I grew up the youngest of three girls. Naturally, we share our family memories, often differently, and when I'm with my sisters, long forgotten remembrances will crop up: My mother hanging the bunch of bananas on a string in her kitchen because when you hang the bananas, they don't bruise as easily. Or the yellow and brown Yuban coffee can filled with bacon grease under the kitchen sink, saved for seasoning when cooking (never refrigerated). Or the indelible two-car caravan we all survived every summer so we could spend a month at the lake, both cars so full we didn't need seatbelts, which was good because we didn't have any.
My dog and I were stuffed way in the back of the Pontiac station wagon. Our collie should have ridden up front because he got carsick, but since no one was else was bothered, he stayed with me. He and I rested uncomfortably on a bright, canary yellow inflatable kayak that my middle sister couldn't live without.
I resented that kayak more than I can say. We owned a shiny new speedboat for water skiing, which we were pulling, slowly, on a trailer, for hundreds of miles. Why did she need that kayak? Not to mention the very sharp, long, paddles. Deep down I knew I was never, ever, gonna get to ride in that kayak. Never. I was way too low on the totem pole.
No matter. I had no worries. My father had bought this beautiful Chris-Craft boat, all wood, varnished and polished with a huge motor hanging off the back. That boat made a wake that churned the navy blue water to white foam. I could sit for hours looking backwards and watching where we had been.
We were all going to learn to water ski. Life jackets, propeller safety, deciding on the
type of ski bar we'd use. My sisters could wear the ski belts my parents had bought but I was too small, so I would still wear my life jacket. We had only fun to look forward to.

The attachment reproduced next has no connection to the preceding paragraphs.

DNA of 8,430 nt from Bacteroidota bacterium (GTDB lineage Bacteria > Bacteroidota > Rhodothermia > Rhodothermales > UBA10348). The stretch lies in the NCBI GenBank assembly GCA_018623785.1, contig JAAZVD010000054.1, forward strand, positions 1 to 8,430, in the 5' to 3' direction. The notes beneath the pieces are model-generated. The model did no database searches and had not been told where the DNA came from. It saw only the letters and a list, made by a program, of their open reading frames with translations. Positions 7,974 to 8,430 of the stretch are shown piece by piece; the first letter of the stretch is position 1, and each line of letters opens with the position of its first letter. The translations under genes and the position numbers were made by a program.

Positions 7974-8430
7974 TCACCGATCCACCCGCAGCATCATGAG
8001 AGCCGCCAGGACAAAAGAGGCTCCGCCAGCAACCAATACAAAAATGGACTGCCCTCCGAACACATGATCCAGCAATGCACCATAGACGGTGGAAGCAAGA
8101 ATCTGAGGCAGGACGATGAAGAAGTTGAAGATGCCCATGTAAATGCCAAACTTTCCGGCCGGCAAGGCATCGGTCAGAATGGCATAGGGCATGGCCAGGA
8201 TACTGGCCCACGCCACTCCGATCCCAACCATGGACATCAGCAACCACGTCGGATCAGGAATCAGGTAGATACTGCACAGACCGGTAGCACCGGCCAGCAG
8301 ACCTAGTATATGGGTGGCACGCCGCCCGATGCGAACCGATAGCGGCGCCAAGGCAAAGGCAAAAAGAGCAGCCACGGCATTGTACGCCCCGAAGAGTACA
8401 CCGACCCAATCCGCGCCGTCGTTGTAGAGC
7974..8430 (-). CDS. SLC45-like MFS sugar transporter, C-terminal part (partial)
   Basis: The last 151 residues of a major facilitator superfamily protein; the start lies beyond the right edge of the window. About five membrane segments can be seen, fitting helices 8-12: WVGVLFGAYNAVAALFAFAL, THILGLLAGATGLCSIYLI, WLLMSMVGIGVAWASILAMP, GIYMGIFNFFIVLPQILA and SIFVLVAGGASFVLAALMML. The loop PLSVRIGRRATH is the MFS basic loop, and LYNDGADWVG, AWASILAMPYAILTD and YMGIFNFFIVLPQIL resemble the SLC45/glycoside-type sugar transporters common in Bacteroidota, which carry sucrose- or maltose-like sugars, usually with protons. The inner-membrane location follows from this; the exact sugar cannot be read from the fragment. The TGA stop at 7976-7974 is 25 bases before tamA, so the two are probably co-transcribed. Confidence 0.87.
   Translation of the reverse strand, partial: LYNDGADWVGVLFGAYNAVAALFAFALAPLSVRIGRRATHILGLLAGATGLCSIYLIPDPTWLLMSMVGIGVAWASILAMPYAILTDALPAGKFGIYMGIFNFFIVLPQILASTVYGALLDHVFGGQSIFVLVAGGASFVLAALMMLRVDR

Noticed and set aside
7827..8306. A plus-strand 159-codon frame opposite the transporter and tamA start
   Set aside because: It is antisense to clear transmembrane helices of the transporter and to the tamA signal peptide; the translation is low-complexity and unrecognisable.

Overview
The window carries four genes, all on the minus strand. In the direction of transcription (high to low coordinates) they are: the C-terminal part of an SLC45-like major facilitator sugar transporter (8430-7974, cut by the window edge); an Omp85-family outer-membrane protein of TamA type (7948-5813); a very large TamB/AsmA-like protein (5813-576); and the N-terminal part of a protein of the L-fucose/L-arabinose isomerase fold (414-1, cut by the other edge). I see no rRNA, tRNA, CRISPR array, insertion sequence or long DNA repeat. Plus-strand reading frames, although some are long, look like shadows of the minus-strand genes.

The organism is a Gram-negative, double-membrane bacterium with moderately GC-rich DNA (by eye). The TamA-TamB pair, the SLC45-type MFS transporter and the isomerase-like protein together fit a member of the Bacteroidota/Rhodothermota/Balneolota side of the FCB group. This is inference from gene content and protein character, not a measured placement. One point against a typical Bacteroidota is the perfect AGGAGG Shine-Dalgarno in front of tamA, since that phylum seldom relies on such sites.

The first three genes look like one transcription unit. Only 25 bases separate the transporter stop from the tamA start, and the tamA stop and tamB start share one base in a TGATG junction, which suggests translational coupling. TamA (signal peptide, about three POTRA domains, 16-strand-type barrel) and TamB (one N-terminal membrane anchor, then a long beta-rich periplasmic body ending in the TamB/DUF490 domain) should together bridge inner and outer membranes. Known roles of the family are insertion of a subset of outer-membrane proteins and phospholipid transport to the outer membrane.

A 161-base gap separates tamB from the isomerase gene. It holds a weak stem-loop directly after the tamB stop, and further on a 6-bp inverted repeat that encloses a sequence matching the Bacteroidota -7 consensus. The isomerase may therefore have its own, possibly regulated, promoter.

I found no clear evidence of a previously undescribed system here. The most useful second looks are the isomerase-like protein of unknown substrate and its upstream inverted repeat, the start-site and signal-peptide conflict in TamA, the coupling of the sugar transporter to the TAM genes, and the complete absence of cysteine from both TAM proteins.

Strong swimmers and divers all of us, we loved the water. One after another,
my father put us in the lake with our skis and tow ropes, climbed back in the boat and gently, with my mother driving, the boat would pull us up and the skis would let us skim on the top of the water. My sisters were so beautiful. Graceful and flitting about like Tinkerbells.
I could get up, I just couldn't stay up. Recently, when my middle sister and I
were having a "sister-sister session," (if you have a sister, you know exactly what that means) summer memories came flooding back to me. Excuse the pun. The incredibly clear sound of my father's voice screaming, "Neesey! Let go of the rope!" But, I couldn't let go. My skis were gone. They were miles behind me, yet I was positively sure that at any minute, I'd be able to get back up. Somehow.
I was tired and beat up; slapped by dead fishes by the time my mother would just stop the boat. And my rope would go slack and I'd just be floating. And my father is yelling, "Put your arm up!" in the hopes no other boats would hit me. A skier in the water is supposed to hold up a ski, but I didn't have that option.
I just couldn't let go of the rope. And when my father asked me why, I said, "Daddy, I had to try!"
Last fall, my 5-year-old Bouvier, precious Leo, got sick. The prognosis wasn't good from the start, but I wasn't about to give up. My husband and I did everything we could to learn about the disease. The beautiful, younger women that work with me even jumped in to the "Help Me Save My Dog Parade" that I was leading. As he got thinner and sicker, and the months passed, I still could not give up.
And then in one early morning episode of vomiting and coughing, and me cradling my baby, my dog, out of the darkness came my dear husband's voice, "Neesey, let go of the rope."'
And I finally did.
Denise Vivaldo is the author of eight cookbooks. She is turning her "allegedly" libelous memoir into a novel. And it ain't easy.